Craft of Preaching

Sermon Development

Tips for effective proclamation, from advance prep work to gathering feedback.

Preaching to Grads

| | 0 Comments


Stepping into the Future. Image by Aaron Hawkins via Flickr, licensed under CC BY-ND 2.0.


Graduate Recognition Sunday.

Just the mention is enough to give you THE SHIVERS,[1] isn’t it?

Not for every church, and not for every grad. It’s a joy celebrating with graduating seniors whose faith, bodies, and wisdom we have watched grow and mature over the years. There’s a precious poignancy in having walked this far with these young adults, an irresistible excitement in standing on the edge with them as they take those first, true adult steps into the workforce, college, Peace Corp, Young Adults in Global Mission, whatever it may be. These are the moments where you look out over the congregation and try to memorize those strong, young, dear faces.

But.

As with most milestones, there is an inevitable, unmistakable awkwardness lurking in the background. And sometimes, if you’re as naïve or unlucky as I was my very first year of my very first call, you unintentionally shove that lurking awkwardness center stage of the church.

Literally.

Thinking it would be fun and whimsical, I called up the three graduates to come up for a final children’s sermon. The three, strong, stoic farmer boys reluctantly shuffled up to the front, folded their long legs awkwardly under them, and sat on the ground. I then proceeded to read to them Dr. Seuss’ Oh, the Places You’ll Go!

The entire book. It’s a long book.

I would highly recommend not doing that.

But even beyond the inelegance of a green pastor, there are certain actors waiting in the wings that amplify the discomfort of the day: The visible tension as estranged family members sit uncomfortably close in the same pew, straining to keep from touching. The forced smiles of a family that has been mostly absent, of graduates who haven’t darkened the church door in years. The subtle resentment of faithful church members who begrudge recognizing “those millennials” who are slowly grinding the church to the ground. And finally, the slowly turning gears of a Working Preacher, staring at their blank computer screen, wondering, “What in the world am I going to preach?”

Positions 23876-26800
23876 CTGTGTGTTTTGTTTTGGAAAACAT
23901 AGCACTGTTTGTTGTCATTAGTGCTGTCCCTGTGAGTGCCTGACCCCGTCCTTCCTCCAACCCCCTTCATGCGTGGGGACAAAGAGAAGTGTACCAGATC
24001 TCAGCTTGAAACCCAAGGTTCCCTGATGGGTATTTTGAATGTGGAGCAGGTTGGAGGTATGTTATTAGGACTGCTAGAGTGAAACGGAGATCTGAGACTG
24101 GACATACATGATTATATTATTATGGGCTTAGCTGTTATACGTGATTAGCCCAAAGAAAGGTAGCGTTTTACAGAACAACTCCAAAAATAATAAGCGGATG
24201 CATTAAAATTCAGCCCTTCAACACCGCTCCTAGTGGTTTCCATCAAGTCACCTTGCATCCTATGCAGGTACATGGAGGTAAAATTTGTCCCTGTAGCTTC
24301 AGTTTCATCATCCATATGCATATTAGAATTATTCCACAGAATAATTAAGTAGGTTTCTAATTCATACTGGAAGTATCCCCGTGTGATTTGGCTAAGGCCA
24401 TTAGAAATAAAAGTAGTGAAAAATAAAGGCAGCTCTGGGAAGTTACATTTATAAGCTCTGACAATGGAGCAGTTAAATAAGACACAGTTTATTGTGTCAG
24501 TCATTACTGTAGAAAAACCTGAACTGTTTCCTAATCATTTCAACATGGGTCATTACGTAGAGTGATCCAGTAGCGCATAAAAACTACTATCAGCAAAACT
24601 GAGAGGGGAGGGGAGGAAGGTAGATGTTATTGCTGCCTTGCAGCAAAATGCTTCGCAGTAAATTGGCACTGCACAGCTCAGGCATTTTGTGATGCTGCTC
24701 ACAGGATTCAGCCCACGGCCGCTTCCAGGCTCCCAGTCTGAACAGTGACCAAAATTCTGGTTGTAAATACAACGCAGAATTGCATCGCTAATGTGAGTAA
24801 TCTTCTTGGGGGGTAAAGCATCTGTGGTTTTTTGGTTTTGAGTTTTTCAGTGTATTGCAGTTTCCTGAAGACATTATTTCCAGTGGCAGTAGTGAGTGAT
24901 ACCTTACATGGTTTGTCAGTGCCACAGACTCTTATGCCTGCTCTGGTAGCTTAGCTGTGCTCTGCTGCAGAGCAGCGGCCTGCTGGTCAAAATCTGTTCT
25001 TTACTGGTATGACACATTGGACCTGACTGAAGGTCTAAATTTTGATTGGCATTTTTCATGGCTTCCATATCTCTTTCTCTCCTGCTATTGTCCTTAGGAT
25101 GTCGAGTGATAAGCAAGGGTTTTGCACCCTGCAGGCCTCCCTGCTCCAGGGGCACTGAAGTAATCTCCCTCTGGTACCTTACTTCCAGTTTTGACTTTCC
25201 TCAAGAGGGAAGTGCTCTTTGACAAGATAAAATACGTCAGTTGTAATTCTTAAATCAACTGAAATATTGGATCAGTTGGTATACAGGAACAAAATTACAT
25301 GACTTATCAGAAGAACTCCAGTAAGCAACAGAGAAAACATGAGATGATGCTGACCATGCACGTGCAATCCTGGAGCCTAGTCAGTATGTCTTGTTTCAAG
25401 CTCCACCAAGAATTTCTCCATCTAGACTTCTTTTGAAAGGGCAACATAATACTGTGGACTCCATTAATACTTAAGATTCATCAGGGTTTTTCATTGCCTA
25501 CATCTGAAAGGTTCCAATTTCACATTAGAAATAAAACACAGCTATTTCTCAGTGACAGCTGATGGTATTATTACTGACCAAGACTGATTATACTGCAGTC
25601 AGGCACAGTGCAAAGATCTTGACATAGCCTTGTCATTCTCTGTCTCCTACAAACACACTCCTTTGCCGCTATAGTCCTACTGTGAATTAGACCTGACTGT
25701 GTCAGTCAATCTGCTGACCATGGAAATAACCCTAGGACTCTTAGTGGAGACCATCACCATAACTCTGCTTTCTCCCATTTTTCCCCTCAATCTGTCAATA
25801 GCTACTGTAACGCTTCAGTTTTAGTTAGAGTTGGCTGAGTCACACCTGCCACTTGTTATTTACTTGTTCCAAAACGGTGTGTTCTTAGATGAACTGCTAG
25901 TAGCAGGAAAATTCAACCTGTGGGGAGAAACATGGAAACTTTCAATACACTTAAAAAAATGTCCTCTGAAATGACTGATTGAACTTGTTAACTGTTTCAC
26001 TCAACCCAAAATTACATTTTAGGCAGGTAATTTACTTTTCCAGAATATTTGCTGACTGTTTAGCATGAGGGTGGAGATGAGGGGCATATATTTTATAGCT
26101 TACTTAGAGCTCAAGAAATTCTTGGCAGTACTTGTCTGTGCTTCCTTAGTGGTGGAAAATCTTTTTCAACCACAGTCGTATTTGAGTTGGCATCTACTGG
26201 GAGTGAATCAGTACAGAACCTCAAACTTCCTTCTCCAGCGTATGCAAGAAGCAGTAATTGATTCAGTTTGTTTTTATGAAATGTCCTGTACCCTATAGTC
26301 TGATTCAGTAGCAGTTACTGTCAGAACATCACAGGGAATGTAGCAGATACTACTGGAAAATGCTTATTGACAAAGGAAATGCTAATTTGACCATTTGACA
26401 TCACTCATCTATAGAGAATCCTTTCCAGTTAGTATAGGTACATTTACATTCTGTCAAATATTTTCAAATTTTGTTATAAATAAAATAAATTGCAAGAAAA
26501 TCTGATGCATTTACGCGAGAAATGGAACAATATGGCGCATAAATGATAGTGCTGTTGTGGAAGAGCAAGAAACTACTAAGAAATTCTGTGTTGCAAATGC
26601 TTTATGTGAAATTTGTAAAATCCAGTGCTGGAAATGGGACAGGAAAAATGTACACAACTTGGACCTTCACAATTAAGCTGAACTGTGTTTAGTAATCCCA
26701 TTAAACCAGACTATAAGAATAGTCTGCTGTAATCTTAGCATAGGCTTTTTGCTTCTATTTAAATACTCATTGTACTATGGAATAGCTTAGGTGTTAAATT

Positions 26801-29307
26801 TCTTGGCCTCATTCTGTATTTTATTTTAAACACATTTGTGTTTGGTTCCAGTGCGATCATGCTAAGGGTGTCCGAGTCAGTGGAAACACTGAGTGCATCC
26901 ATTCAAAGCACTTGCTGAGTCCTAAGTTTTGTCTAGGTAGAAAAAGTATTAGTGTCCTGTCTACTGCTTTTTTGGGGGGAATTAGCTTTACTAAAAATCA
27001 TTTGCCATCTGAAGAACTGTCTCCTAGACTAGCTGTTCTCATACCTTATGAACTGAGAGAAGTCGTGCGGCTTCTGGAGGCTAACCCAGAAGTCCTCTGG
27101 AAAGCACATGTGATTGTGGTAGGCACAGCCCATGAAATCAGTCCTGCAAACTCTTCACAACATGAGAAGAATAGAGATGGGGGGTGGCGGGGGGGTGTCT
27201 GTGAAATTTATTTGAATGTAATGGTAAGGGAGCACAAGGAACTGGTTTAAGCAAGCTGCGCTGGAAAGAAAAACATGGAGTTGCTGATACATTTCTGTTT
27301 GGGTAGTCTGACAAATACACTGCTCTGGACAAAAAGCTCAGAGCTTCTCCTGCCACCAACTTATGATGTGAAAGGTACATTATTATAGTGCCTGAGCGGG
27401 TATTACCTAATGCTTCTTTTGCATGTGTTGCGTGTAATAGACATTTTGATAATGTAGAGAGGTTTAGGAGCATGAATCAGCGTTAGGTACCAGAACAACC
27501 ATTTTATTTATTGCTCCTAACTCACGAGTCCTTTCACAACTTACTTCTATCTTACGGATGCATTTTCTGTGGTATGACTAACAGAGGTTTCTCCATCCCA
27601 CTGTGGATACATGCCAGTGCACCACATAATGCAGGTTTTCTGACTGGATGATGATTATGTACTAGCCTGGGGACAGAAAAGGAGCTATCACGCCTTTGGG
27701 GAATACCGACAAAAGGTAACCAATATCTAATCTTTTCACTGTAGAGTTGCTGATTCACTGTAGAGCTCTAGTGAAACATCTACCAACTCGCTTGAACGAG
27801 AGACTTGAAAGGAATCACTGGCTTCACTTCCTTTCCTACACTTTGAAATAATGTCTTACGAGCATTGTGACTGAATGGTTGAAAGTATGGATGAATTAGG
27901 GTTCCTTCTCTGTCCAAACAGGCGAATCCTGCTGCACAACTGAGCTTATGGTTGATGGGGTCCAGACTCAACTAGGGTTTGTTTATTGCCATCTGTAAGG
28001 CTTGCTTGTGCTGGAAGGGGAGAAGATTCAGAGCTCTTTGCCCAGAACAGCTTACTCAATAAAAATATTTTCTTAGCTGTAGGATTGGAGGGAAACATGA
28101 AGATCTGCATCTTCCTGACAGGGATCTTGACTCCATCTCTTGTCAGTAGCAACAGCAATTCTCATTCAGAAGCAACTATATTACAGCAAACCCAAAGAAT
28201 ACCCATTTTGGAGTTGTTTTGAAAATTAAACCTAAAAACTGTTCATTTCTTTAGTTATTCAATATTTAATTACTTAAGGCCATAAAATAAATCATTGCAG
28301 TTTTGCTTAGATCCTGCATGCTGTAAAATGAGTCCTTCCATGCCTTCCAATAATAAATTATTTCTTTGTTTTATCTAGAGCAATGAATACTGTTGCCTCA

Well. I may not have the answer -- but I do have some ideas (and, I swear, none of them involve Dr. Seuss):

  1. Preach the thing you’re best at. We’ve all got that one ace in a hole that we know how to serve up: forgiveness. Grace. Discipleship. Trust. Radical vulnerability. Stick with your strengths on a day that might feel otherwise off-balance.
  2. Harvest from your confirmation curriculum. Pull out those lesson plans from their confirmation days; was there any day that sparked conversation, really got them going? Shamelessly pull from that curriculum -- preach to them from their tradition.
  3. Preach the thing you never preach about. As a Lutheran, for example, we do great talking about grace, forgiveness, and social justice, but paint me green and call me a cucumber if I’ve ever heard a sermon preached about how to figure out when God is or is not actually speaking to you. (No judgment intended, Lutherans -- I’ve never preached that sermon either!) Or if you preach often about responsibility and faithful living, give ’em a sermon of pure gospel, for those nights they’ll be lying in bed, playing that mistake over and over and wondering, “Does this change everything about me?” Preach them into grace.
  4. Preach about discernment. Good gravy, these young adults are going to be served with more decisions in the next few years than they’ve faced in their young lives up to this point. Knowing how to responsibly and faithfully decide something is a mystery even for most fully grown adults. Preach to them about how they’ll know if the voice, the urge, the nudge they’re feeling is actually God or not. Preach them into learning to hear, see, smell, even taste God’s voice, vision, touch.
  5. Preach them their bodies. It may sound strange; but remember all the messages the world has told them and will continue to tell them about their bodies: that their bodies are commodities if they are beautiful; that their bodies are dispensable if they are broken; that their bodies are less-than if they are brown, or black, or any shade, really, other than white; that their bodies are public space for comment, judgment, even touch if they are female (and increasingly if they are male); that their bodies are mere flesh and so are evil or irrelevant in the pure world of morals and reasons.
    Proclaim these as lies; give them back their bodies, which are good, which are wondrous, which are tov in God’s eyes. Preach them back into their bodies.
  6. Preach to their parents. To those strained smiles; to those held-back tears; to the worries, the wonders, the thoughts and the fears that they store bottled up underneath their skin. Preach those parents into the comfort, patience, and love they’ll need to weather the next few months and years.

Preach, knowing that they probably won’t hear or remember a word you say. Preach, knowing that all this time, effort, thought, and prayer may seem to be for naught. But preach, trusting that the Holy Spirit is planting seeds, seeds that may lie dormant in their memory until that moment when they may need it most.

Preach them off into the world, dear Working Preacher.

Just ... whatever you do ... don’t read them an entire book from Dr. Seuss.


In Rachel Wrenn's bimonthly Working Preacher column, "Notes from the Field," this pastor and Ph.D. candidate offers a fresh approach to preaching in light of the everyday and the extraordinary.


Notes

1 Fans of great literature will recognize the shameless steal from John Irving’s A Prayer for Owen Meany.

0 Comments |

previous main next